Servings: 8 Prep: 5 min Cook: 15 min Total: 20 min
Update: On 4/15/2013, I learned that the hominy labels had been very inaccurate, due to a 60 year old test report. I’ve left the following notes and recipes intact, but the nutrition has changed. I no longer consider this to be a very low carb recipe, even though it works and is definitely delicious. Read more here … >
Grits are corn. No two ways about it. Corn is mostly frowned upon within a low-carb way of life, due to the sugar and starches they contain, in abundance! This makes me a bit sad, in that I happen to LOVE corn, going so far as growing my own, once upon a time!
Then, a while back, I discovered there was a low-carb version of hominy, which results from the heirloom variety of corn being used and the treatment it undergoes. Somehow, this results in a tasty corn based product, which is approximately 4 net carbs per half cup. You can read a little more about the history of this findings in my Pork Tamales recipe.
Anywhooo …. grits come from a Native American origin, where it was ground. It is more likely known as a Southern US breakfast food; something like porridge. This is what we have here. This stuff takes the PERFECT place for what you used to call “a starch”. Imagine some shredded pork on top of this, with a side of broccoli. OH … YUM!
Note: I used a mixture of half almond meal and half pureed hominy. You COULD just use the straight hominy puree, but I find it holds together a little better with the almond meal, while additionally dropping the carbs per serving. Choose your own adventure!
Portion Note: Makes approximately 4 cups or 8 one-half-cup servings.
Grits (or Polenta)Print Rate
- 1 cup water
- 1/4 cup cream heavy whipping
- 1/4 cup fresh whole butter
- 1 cup "mexican style" hominy
- 1 cup almond flour
- 1 cup cheddar/colby cheese blend shredded (sharp cheddar or parmesan are both delicious alternatives)
- salt and fresh cracked pepper to taste
- Place your water, cream and butter on the stove in a medium sized sauce pot. Bring it up to a slow simmer, over medium heat. Once it simmers, drop the heat to low.
- While your liquid is heating up, in a food processor, puree your drained hominy. Depending on the food processor, you may need to add a touch of water in order for it to get moving.
- Once your liquid is simmering, pour your almond meal into the water, while whisking at the same time. Continue whisking for about 30 more seconds, to ensure the almond flour is well mixed in and free of clumps.
- Whisk in your hominy puree. Allow to simmer for about 5 minutes. It will continue to thicken for a few minutes.
- Add a little salt and pepper and then add your grated cheese. Whisk this in, until it melts and is fully incorporated.
- Taste the grits. These can handle a good amount of salt. Adjust accordingly. As they cook, they will continue to thicken (and create a smoother product). If you want to thin it out, add a little more water or cream. If you wan to thicken it up, just let it simmer for a few more minutes. Be sure to stir frequently! The total amount of cooking time can be as little as about 7 minutes, to upwards of 30.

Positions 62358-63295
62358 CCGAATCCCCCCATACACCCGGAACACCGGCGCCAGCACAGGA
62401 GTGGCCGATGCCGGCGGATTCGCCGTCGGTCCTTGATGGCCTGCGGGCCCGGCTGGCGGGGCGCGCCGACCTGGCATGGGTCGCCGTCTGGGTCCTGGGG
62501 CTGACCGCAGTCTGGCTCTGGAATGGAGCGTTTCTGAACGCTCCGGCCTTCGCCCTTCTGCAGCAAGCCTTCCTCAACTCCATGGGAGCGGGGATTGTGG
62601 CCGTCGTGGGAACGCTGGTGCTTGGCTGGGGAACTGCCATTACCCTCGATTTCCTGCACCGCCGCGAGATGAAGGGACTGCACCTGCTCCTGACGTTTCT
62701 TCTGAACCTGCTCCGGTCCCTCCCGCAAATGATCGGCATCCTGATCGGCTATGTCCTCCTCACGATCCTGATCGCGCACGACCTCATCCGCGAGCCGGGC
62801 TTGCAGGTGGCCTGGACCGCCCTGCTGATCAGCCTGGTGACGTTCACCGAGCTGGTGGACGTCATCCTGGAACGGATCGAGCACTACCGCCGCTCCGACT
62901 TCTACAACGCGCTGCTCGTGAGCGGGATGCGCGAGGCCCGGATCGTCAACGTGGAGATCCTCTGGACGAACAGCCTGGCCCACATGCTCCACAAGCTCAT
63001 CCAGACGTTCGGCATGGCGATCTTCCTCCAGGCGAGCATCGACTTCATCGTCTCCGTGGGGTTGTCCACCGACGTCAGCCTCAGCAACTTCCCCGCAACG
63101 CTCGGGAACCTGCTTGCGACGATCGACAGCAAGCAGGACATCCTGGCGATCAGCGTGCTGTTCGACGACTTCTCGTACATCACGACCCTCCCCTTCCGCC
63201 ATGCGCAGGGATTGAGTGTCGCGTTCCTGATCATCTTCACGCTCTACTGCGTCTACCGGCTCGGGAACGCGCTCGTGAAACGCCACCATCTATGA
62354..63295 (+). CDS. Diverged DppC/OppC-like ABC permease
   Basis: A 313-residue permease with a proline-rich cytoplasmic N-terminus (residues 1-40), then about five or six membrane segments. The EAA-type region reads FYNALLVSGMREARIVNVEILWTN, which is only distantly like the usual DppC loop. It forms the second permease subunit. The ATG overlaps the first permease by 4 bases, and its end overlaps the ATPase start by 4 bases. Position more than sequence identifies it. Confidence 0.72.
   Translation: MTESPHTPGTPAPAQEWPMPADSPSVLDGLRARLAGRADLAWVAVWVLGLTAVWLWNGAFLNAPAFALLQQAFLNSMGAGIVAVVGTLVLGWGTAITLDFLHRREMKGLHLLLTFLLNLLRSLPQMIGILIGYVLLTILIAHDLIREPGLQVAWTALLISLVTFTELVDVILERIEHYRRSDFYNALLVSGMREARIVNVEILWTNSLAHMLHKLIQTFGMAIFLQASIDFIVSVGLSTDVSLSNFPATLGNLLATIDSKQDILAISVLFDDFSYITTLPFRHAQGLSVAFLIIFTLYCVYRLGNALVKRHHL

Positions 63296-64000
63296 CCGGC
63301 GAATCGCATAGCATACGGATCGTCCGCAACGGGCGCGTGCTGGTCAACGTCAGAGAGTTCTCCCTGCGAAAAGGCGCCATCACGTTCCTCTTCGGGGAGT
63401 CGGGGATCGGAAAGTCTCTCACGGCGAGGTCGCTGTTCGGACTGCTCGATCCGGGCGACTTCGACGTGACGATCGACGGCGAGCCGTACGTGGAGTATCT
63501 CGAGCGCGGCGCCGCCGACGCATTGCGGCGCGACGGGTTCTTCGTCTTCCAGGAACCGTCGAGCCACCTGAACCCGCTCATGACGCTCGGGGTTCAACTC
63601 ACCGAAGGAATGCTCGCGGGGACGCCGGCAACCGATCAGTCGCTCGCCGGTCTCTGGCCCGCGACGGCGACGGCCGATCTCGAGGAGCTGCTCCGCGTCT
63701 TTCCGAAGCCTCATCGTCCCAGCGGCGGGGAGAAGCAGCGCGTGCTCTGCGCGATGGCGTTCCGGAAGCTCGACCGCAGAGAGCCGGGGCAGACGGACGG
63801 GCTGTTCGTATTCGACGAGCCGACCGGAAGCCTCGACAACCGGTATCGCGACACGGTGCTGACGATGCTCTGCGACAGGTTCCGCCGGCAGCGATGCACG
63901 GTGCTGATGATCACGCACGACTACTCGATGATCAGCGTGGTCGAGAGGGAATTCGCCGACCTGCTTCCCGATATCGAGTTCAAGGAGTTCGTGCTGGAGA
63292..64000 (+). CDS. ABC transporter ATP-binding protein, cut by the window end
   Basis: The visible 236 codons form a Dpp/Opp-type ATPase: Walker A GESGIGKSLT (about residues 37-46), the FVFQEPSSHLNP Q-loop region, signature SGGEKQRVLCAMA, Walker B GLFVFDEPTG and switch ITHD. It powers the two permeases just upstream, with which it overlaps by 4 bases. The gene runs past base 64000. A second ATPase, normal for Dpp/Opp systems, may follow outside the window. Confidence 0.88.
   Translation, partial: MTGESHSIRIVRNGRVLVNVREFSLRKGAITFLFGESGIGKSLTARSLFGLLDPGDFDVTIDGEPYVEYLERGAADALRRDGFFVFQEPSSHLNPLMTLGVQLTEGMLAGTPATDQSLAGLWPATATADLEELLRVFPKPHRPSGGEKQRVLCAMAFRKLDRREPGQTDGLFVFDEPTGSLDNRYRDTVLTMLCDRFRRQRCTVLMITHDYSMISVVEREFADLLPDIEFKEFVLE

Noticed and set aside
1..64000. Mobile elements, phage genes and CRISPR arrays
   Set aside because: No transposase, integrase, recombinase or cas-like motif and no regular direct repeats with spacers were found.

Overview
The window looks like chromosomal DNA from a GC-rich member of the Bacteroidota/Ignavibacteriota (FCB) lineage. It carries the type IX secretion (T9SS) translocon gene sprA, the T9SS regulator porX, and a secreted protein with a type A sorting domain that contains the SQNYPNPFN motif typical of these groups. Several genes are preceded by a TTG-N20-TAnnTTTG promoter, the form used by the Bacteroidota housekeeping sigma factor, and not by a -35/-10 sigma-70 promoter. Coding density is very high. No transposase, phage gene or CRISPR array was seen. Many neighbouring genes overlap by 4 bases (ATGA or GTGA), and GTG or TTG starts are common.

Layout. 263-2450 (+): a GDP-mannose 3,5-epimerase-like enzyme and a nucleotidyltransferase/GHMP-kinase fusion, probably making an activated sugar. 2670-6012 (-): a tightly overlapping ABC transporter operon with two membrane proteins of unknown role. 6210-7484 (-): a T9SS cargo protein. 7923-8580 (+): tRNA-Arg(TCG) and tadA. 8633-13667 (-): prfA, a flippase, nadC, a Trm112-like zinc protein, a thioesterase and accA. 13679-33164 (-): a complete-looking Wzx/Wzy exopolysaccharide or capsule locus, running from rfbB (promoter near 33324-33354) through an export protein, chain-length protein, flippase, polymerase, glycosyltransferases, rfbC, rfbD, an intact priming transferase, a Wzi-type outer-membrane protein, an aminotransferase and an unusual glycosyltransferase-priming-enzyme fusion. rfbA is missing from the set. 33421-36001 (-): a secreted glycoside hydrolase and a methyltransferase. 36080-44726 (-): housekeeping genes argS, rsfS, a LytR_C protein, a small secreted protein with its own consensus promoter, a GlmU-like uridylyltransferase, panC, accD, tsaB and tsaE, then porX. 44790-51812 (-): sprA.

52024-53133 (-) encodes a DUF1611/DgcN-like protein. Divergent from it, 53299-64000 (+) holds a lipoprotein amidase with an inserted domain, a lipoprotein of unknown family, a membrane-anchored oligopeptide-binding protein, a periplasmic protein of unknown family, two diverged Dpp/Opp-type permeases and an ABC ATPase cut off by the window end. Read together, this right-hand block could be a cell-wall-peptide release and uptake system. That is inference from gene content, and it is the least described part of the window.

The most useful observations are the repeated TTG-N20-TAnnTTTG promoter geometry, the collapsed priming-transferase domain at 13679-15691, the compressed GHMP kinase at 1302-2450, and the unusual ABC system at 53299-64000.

- When ready, serve!
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* Learn More: More about this recipe and nutrition …
6 thoughts on “Grits (or Polenta)”
Being from the South (NC) I can’t wait to try this recipe! I thought grits were gone forever!! Thanks so much for the work you have put into this site….all these new recipes are going to be awesome!
I thought they were, too! Don’t get me wrong, this is a slightly different animal, but it’s still a big offwhite warm puddle of yumminess, which hits just the same spot. Let me know what you think!
Howdy there! Have you tried using the little baby corns that are in stir fry? The can I have has 4 carbs, 4 grams fiber, so nets 0 carbs. I have a couple of cans in my pantry, and wanted to try a polenta, or tamale, but I’m a big chicken. Was just curious if you have experimented. 🙂 Love your blog so much!
Hi Anita. Thanks for the kind words! I can’t say that I have, to be honest. HOWEVER, I’ve seen recipes that seem to use the Mexican Style Hominy almost interchangeably from the Baby Corn. While I haven’t personally tried it, I know trustworthy bloggers that HAVE tried it. I think I can fairly confidently tell you that they can be used in exactly the same fashion. Please let me know how it turns out!
Has there been any update on the Hominy Wars? I’ve looked for nutrition labels online for several Mexican Hominy processors but that’s like needle in haystack territory.
I like the idea of baby corn (although I am wary of them being 0 NET carbs), perhaps dehydrating it and trying to use it as a grit that way?
Thanks for all you do!
Hi, Qu. I suspect it’ll be another 60 years before we get another update! 😉 While I don’t think baby corn is zero, I do know that in micro/baby grains and vegetables that the starches haven’t fully developed. So, it stands to reason that it’ll be MUCH lower in starch than the adult counterparts. I couldn’t even begin to guess the actual numbers, though. Yes, you could probably wash them and them dry them, but it would take some dedication to get them dry enough to powder. Could be a fun experiment, though. Let me know if you come up with anything useful! I love these kinds of things, but … also know it’s 1 in a million who would actually go so far as to dry and powder their own baby corn for grits. Interesting reading, but … not quite "instant gratification", now … is it? 😉